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Health-based legal service wins health equity award

Health-based legal service wins health equity award

By Karin Derkley

Access to Justice Guardianship Health 


A service that uses an innovative model to reach socially isolated people at risk of elder abuse has won a VicHealth award for improving health equity.

Justice Connect's Seniors Law health justice partnership with community health service cohealth has provided more than 550 instances of legal help over the past three years to older people experiencing elder abuse or other legal issues associated with ageing.

Health workers at cohealth community health centres across the northern and western suburbs are trained to identify signs of legal stress or abuse in clients who come to see them for health issues. They refer suspected cases to Health Justice Partnership lawyer Faith Hawthorne, who triages the matters brought to her attention.

"The beauty of the model is that we can be flexible in the kind of legal help we provide," says Ms Hawthorne. "In some cases, that might mean a five-minute conversation to help with a power of attorney form for instance. In more complicated cases we can draw on our network of pro bono lawyers."

One such client is Li* who during physiotherapy treatment at cohealth following a stroke revealed that her husband of 35 years was pressuring her to access her superannuation savings to make repayments on the family home. The home was held in her husband's name even though Li had already made significant contributions to the mortgage.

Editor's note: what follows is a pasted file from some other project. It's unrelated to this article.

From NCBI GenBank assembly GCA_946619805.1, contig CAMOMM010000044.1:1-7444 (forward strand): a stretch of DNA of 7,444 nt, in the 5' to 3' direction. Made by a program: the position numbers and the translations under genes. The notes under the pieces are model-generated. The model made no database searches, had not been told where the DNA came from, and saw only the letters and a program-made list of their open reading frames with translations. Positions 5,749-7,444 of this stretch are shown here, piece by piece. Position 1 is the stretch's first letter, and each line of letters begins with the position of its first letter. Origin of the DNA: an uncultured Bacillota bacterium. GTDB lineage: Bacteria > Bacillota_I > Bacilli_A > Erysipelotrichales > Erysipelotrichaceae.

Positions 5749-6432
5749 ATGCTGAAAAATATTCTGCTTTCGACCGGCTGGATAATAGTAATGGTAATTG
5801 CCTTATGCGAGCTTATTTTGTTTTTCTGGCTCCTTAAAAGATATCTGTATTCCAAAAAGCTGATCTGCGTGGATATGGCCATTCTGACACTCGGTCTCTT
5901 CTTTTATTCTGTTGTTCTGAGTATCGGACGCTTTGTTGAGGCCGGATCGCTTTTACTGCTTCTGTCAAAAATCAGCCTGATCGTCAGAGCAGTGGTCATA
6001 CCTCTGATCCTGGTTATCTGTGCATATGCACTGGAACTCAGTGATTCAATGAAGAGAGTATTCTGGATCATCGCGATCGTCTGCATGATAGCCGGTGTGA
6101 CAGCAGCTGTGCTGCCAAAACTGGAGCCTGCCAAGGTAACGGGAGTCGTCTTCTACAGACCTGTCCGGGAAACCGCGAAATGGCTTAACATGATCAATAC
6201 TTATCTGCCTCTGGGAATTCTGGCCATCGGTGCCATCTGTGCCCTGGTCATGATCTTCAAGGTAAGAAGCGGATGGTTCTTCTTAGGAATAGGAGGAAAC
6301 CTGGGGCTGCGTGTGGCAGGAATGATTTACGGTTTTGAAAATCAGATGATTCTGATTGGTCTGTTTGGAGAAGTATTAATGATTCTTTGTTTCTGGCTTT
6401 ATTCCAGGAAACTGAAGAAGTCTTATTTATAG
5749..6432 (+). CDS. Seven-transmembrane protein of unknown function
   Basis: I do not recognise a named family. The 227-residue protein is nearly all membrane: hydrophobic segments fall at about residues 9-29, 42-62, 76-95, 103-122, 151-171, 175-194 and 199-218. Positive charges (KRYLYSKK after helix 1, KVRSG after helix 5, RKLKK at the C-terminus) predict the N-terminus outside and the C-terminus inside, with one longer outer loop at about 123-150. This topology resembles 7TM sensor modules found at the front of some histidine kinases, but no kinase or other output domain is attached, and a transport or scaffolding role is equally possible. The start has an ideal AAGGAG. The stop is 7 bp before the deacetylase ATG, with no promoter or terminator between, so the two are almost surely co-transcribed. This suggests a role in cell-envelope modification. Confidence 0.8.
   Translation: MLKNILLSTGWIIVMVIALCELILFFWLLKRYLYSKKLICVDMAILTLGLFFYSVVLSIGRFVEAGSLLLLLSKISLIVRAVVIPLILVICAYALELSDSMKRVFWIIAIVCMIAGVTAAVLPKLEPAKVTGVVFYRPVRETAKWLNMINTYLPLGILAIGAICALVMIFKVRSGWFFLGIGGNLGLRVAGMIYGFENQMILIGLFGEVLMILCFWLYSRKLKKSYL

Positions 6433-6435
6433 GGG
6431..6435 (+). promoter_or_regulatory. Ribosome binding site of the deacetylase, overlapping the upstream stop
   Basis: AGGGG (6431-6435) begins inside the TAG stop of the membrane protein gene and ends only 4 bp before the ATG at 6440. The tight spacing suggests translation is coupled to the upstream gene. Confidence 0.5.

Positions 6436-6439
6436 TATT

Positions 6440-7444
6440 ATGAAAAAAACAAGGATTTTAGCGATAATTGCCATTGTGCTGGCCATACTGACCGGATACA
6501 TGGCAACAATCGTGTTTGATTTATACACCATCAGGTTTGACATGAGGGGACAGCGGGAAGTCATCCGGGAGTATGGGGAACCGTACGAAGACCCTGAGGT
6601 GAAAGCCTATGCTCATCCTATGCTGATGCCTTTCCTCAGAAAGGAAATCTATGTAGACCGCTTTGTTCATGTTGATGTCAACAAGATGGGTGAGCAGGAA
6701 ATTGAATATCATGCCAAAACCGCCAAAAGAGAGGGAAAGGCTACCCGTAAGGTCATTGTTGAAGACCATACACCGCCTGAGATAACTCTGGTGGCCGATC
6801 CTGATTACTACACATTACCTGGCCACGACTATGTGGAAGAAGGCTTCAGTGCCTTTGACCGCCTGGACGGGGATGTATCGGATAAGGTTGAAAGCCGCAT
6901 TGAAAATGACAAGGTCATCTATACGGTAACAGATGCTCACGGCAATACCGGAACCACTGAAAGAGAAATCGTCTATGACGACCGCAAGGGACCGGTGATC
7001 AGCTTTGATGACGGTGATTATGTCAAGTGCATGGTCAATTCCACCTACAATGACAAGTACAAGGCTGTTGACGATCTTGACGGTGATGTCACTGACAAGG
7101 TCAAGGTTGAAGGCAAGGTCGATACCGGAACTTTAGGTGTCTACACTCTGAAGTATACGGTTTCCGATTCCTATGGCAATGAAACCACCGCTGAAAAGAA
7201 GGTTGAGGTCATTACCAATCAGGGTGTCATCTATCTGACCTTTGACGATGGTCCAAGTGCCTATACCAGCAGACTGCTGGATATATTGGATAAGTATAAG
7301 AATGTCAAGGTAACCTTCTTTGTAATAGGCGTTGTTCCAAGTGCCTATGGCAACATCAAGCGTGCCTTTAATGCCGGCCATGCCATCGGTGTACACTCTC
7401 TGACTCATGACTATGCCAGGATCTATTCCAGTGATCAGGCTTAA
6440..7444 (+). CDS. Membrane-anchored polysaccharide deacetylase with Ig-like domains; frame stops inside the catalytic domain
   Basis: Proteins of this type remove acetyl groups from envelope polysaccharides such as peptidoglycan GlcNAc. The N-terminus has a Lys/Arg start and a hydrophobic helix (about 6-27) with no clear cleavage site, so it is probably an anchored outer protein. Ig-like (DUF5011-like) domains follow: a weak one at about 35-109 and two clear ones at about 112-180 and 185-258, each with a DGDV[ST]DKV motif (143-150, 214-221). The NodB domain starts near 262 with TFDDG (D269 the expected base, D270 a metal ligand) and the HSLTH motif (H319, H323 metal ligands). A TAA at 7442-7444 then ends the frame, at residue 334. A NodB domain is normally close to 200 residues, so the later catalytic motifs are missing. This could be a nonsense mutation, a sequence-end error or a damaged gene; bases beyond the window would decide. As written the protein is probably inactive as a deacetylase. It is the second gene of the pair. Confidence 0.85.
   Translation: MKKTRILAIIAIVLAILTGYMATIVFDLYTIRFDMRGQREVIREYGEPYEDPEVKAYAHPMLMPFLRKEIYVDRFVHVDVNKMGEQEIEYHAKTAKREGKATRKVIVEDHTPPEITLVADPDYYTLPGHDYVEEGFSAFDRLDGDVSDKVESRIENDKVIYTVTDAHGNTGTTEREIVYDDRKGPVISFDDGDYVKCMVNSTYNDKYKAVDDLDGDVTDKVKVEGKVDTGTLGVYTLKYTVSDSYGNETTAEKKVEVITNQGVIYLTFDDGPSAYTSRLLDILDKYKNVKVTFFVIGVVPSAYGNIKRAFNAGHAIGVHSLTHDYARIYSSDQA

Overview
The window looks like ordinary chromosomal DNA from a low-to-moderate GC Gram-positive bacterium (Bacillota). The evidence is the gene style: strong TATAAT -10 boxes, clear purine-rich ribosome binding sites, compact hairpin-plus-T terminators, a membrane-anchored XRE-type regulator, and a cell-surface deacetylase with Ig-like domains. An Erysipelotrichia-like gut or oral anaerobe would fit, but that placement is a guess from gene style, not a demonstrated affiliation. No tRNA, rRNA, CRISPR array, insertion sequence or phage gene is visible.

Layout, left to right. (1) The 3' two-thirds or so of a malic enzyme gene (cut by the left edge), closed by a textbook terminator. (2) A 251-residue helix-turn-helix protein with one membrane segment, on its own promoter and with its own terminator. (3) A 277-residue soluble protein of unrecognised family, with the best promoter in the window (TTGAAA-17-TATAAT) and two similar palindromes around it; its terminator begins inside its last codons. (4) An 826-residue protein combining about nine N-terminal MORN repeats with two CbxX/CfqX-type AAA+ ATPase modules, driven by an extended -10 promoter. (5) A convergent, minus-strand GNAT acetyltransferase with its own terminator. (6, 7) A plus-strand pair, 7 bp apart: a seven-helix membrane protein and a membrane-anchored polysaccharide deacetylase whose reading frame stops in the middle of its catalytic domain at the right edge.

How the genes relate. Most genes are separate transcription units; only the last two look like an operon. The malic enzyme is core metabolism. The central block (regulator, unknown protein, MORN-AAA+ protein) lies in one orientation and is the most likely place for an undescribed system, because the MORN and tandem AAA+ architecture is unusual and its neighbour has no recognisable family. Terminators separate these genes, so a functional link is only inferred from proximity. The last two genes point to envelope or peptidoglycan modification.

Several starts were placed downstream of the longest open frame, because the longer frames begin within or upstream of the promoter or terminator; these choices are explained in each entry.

"Li wanted to protect her home and to draw up a will and a power of attorney to make sure that her children would be involved if she lost capacity. But her husband was very controlling and wouldn't take her to see a lawyer," Ms Hawthorne says.

Ms Hawthorne was able to get instructions from Li during one of her appointments, and brought in pro bono lawyers from Maddocks to help her prepare her will and advise her on protecting her share of the family home.

"She wouldn't have been able to get any legal help if it wasn't for this service," Ms Hawthorne says.

VicHealth CEO Jerril Rechter says the Justice Connect cohealth partnership is a successful model for providing legal support for elderly people at risk of abuse and family violence - particularly those from disadvantaged communities.

"The project achieved fantastic results with an increased number of people referred to pro-bono legal support," she says. "By partnering with a health agency, Justice Connect was better able to reach this at-risk audience and the project was effective both as an intervention and in preventing further abuse and family violence."

The Seniors Law Health Justice Partnership was initially granted three years of funding by the Victorian Legal Services Board and is hoping for ongoing funding to support the service long term.

*Not her real name

Disclaimer: Views expressed by commentators are not necessarily endorsed by the Law Institute of Victoria Ltd (LIV). No responsibility is accepted by the LIV for the accuracy of information contained in the comments and the LIV expressly disclaims any liability for, with respect to or arising from any such views.

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